The diminutive nine-year-old was a creditable sixth to mudlark Native River in this year’s renewal after being inconvenienced by the heavy and tacky ground at the Cotswolds venue.
Pulled up in the 2017 Grand National after a melee at Becher’s Brook, connections have been contemplating another tilt at the iconic Aintree race.
However they have now opted to go down the Gold Cup route after Definitly Red became the first Yorkshire-trained horse to win Wetherby’s feature Charlie Hall Chase earlier this month.
Now the horse will bid to claim back-to-back victories in the Grade Two Rewards4Racing Many Clouds Chase at Aintree on December 8.
The winner of 13 out of 26 starts, the horse has been a standard-bearer for regular rider Danny Cook, Tickhill-based owners Phil and Julie Martin and the aforementioned Ellison whose Malton stables are now widely regarded as one of the foremost dual purpose yards in the country.
“Definitly Red will go for the Many Clouds Chase at Aintree next. I’ve been happy with him since Wetherby and he seems in good form,” he said.
“The ground was not ideal for him at Wetherby, but he still went and won on ground which he didn’t like. He probably just needed that run as well and he will improve a lot for it.
“I’d imagine the Gold Cup will be the plan for him again, all being well.
“He is a horse with a really good stride and he couldn’t handle that ground in it last year.”
Meanwhile reigning Gold Cup hero Native River is set to line up in Kempton’s King George VI Chase on Boxing Day.
Trained by Colin Tizzard, champion jockey Richard Johnson’s mount was second to the rejuvenated Bristol De Mai in Haydock’s Betfair Chase – the first Grade One race of the 2018-19 season.
Unseasonably quick ground, and modified fences which were larger and more challenging than anticipated, did not play to the strengths of Native River who was galloping flat out from the start of the three mile race.
However owner Garth Bloom said last night: “I was very pleased with him on Saturday. I don’t think any of the horses jumped those big fences as fluently as they can. He flew some of them, but put down just occasionally.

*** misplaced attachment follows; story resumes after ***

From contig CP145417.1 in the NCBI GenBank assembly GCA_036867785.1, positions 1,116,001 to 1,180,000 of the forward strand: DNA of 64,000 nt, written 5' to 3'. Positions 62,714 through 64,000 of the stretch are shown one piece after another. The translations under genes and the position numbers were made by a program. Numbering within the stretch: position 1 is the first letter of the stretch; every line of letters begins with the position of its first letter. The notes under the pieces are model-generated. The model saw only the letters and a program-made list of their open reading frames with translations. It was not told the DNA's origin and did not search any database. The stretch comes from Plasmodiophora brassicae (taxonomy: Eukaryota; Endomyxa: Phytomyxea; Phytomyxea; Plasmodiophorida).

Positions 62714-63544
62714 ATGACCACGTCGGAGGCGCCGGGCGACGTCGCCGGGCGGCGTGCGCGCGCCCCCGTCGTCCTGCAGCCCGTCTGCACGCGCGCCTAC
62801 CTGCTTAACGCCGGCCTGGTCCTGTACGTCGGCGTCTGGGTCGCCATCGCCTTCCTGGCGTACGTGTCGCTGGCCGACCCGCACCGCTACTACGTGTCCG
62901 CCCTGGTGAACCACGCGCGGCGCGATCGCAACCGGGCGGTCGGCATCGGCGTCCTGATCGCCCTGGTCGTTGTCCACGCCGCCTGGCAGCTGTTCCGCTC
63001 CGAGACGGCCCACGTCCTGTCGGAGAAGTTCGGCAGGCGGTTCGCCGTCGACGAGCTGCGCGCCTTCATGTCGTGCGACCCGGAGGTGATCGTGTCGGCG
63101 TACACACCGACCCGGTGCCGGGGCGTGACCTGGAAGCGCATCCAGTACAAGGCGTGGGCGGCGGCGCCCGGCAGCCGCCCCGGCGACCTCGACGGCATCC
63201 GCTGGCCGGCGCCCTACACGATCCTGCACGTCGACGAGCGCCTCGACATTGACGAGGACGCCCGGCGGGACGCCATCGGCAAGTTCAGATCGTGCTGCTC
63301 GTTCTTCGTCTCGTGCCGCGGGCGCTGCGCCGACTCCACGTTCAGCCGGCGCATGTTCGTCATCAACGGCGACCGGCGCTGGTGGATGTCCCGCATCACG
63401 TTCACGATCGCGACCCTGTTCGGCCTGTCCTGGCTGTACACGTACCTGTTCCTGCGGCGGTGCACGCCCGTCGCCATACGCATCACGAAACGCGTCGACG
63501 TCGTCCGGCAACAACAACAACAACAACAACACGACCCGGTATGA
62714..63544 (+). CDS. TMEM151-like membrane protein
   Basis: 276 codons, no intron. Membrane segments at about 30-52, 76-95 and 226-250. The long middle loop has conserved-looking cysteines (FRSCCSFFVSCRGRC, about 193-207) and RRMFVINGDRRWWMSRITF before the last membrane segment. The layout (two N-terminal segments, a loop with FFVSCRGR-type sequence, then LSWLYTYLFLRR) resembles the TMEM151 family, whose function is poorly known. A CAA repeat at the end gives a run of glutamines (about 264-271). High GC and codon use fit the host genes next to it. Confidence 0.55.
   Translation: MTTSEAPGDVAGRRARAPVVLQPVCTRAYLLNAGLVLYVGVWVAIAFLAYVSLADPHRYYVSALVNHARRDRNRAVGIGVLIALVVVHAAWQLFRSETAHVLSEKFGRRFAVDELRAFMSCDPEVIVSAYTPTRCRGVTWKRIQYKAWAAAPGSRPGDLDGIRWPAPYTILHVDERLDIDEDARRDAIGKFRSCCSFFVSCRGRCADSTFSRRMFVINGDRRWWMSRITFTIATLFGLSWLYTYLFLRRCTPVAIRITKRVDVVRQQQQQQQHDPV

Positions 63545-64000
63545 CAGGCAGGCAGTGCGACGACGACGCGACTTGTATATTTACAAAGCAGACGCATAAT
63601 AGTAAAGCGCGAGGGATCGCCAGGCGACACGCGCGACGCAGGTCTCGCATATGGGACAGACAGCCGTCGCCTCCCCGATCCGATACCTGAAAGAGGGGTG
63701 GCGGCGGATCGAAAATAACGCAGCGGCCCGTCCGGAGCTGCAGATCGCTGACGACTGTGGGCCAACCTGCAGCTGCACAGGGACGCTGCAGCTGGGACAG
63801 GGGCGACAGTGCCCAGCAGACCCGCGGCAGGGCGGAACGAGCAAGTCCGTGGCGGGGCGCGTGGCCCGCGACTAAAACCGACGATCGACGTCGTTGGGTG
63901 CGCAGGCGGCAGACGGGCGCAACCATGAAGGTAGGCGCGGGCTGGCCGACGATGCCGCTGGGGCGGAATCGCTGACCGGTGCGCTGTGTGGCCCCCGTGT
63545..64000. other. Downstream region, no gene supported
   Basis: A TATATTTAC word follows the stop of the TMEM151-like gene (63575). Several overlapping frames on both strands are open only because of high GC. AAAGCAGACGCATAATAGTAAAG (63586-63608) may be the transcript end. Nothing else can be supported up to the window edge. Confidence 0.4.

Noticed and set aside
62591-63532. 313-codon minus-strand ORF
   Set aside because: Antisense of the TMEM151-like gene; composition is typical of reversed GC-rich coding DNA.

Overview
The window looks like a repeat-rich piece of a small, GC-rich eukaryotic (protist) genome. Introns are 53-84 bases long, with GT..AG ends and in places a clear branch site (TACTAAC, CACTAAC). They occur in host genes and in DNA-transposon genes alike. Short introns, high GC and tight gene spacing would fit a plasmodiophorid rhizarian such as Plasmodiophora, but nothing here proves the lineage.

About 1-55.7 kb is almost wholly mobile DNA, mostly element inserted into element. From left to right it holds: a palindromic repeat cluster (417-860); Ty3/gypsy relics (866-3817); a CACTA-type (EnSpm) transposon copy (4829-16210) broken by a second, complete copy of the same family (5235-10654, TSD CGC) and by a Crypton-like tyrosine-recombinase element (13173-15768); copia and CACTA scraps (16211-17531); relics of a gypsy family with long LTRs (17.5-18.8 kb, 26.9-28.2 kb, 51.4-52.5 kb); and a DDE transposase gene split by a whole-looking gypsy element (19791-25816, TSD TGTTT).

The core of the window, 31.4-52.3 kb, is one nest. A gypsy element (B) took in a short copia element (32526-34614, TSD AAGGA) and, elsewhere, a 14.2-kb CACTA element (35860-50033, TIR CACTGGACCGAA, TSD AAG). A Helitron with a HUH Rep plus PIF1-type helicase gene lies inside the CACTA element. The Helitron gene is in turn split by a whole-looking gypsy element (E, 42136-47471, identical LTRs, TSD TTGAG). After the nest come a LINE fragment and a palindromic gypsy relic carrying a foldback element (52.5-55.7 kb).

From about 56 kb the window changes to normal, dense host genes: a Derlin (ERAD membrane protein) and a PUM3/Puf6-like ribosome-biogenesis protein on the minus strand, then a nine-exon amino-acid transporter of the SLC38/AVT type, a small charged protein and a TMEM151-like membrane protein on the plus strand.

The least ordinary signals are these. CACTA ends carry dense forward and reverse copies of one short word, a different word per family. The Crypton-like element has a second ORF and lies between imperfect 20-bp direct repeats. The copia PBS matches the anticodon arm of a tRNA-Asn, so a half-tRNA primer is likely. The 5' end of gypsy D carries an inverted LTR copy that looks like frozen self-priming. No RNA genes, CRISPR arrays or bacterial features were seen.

“Where he can sometimes gain a half length with his jumping, he wasn’t doing that – because he seemed to be jumping up in the air rather than flying them – but I was delighted. Bristol De Mai seems almost unbeatable there –and at least we got it down to four lengths!
“I don’t think the course plays to his strengths, so he acquitted himself well. We’d have been delighted to have won the race, but he put everything in and never lets us down.
“If he goes to Kempton and puts up a similar performance as we build up to the Gold Cup we’ll be happy.
“He ran all right in the Feltham (Kauto Star) there as a novice. But he wasn’t the horse he is now, and it was partly human error that day because we held him up – we ride him a lot differently now.
“I think you’ve still got to be a fair stayer to win the King George. Because they tend to get racing a long way out, it brings stamina into play – it also tends to suit those who race prominently.”
Bloom added: “He hasn’t been out of the first three over fences. In fact he’s won 11 of his 22 and been out of the frame only three times in his life – and one of those was a fall. He’s the horse of a lifetime.”